Black and Gold

(Critical Survey of Contemporary Fiction)

According to Sampson, after the Boer War, the defeated English-speaking South Africans made an unofficial promise to their Afrikaner conquerors that they would not challenge Afrikaner repression of blacks and other “second-class” human beings if they could take charge of South Africa’s manufacturing, mining, and banking industries. This conspiracy of silence, though at times causing many an English speaker to have an uneasy conscience, was maintained without many problems until the early 1960’s, when black revolution became not only an American but also a South African cause. More momentous still, however, from the 1960’s onward, has been the increasing hold foreign businessmen have had on South African affairs. Afrikaner leaders, enjoying the great prosperity brought in large measure by American, West German, Canadian, and British investments in South Africa, allowed Western leaders to expand their companies and, by so doing, their influence as well.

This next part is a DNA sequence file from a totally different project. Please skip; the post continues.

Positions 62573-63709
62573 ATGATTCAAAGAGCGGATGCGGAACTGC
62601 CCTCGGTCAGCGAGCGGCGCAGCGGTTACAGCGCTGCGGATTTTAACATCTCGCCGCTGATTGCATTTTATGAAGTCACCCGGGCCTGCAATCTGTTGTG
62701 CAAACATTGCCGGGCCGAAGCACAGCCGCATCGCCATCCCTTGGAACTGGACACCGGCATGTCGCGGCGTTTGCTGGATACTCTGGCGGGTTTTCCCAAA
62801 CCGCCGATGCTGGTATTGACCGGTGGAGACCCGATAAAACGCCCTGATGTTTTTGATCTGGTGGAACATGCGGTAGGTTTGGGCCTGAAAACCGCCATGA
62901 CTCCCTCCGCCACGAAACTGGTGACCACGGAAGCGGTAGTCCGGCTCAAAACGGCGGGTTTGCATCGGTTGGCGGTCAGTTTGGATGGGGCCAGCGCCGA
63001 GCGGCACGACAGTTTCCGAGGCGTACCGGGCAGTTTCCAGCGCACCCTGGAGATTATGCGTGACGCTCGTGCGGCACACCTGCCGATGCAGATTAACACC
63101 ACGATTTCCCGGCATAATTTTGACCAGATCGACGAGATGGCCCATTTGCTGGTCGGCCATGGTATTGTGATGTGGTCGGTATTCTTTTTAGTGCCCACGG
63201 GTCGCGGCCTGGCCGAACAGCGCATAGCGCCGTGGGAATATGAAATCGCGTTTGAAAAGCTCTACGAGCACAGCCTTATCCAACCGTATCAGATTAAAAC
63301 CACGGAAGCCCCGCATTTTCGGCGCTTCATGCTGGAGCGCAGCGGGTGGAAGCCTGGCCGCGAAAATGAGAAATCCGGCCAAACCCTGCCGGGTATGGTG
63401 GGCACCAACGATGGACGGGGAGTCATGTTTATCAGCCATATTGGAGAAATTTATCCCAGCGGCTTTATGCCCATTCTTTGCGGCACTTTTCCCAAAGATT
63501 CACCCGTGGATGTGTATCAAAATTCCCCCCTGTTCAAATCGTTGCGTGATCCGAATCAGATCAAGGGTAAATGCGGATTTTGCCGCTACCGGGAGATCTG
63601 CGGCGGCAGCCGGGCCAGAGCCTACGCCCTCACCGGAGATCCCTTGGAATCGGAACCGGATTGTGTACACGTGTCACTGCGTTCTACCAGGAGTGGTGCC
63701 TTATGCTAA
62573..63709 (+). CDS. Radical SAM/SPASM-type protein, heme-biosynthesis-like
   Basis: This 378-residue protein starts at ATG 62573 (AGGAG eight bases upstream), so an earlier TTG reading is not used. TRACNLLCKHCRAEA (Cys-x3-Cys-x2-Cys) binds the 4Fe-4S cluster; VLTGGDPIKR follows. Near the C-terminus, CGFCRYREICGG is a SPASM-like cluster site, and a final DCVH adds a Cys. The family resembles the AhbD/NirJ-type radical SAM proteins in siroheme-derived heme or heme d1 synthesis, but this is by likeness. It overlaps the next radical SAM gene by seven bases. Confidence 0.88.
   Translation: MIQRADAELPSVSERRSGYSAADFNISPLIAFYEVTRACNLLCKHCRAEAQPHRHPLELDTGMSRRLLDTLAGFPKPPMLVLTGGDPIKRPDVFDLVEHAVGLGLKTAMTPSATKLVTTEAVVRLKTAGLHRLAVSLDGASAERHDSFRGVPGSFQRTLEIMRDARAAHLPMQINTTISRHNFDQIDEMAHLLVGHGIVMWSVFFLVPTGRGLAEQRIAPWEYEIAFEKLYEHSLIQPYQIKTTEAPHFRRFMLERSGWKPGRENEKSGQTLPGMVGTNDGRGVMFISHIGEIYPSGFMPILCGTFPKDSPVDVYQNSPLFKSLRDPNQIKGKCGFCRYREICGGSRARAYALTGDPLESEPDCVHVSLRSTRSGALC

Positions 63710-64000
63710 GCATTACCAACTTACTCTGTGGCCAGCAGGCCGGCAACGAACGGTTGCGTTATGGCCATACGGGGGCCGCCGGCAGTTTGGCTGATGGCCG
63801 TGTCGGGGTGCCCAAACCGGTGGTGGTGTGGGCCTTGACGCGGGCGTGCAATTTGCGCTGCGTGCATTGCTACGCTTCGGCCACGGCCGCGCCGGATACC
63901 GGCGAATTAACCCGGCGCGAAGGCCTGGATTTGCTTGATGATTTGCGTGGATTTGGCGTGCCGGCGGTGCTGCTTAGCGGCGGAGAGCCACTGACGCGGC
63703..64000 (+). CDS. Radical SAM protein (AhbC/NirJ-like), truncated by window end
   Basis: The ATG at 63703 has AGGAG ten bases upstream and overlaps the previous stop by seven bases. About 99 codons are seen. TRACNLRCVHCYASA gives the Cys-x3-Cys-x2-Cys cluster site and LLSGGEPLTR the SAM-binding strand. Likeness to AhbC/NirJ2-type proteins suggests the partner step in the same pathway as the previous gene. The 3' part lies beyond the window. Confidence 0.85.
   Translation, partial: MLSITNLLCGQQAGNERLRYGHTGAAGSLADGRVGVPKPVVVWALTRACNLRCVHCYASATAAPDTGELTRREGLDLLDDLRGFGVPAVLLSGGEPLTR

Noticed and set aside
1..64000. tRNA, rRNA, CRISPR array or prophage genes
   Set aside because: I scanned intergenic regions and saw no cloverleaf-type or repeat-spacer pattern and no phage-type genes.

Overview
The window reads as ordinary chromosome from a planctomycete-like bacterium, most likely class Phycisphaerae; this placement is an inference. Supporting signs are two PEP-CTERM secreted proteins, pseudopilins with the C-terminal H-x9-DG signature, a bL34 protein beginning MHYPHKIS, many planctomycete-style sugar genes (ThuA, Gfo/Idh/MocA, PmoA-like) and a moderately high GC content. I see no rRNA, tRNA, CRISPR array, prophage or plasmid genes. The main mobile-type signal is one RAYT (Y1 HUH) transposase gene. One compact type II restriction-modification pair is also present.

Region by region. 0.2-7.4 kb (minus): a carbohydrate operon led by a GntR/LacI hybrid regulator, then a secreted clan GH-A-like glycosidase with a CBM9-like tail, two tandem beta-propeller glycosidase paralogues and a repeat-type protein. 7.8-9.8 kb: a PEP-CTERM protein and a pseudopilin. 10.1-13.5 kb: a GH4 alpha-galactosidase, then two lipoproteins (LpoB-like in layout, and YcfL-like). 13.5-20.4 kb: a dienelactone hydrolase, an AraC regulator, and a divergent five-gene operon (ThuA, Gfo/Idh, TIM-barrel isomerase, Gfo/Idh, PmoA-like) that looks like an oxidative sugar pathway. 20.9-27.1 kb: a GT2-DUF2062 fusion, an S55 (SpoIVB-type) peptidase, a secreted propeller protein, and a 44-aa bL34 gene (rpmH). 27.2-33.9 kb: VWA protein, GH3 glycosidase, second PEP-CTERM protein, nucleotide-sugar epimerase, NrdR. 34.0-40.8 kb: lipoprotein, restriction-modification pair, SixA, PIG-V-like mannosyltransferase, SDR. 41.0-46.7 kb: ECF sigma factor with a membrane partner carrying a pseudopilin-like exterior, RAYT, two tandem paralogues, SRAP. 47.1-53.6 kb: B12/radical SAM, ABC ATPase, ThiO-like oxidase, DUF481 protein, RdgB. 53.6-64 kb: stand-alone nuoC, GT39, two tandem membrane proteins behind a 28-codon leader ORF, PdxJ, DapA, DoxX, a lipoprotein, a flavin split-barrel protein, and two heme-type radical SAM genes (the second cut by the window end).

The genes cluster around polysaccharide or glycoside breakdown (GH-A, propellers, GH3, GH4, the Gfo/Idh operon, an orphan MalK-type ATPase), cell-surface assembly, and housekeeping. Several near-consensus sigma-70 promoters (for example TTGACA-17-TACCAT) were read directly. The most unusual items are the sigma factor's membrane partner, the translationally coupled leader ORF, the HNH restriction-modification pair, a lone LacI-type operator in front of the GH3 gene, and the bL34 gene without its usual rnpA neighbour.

As white prosperity increased, so did Afrikaner pride in their white nation’s accomplishments. As Sampson notes, that pride came from a sense of having made secure what other nations felt could never be secure. Lulled by a false complacency and forgetful of how Afrikaner prosperity resulted from black labor and foreign managers directing those workers, the Afrikaners failed to notice that world opinion was turning against them in the 1970’s and early 1980’s. Massive pressures applied by angry stockholders in companies such as General Motors, Kodak, and International Business Machines forced overseas owners of South African operations either to reduce or entirely withdraw their commitment to South Africa. Foreign curtailment of ventures led many highly trained English-speaking whites to leave their country and those remaining to feel betrayed by Afrikaner racial policy.

Sampson brings his own sense of sadness over the tragedy of South Africa to his commentary yet never questions the rightness or the inevitability of the changes taking place. He gives much of the credit for change to those people within South Africa and abroad who demanded of corporations doing business in the republic that they speak out against apartheid and help destroy it so that a system fair to all South Africans might be established.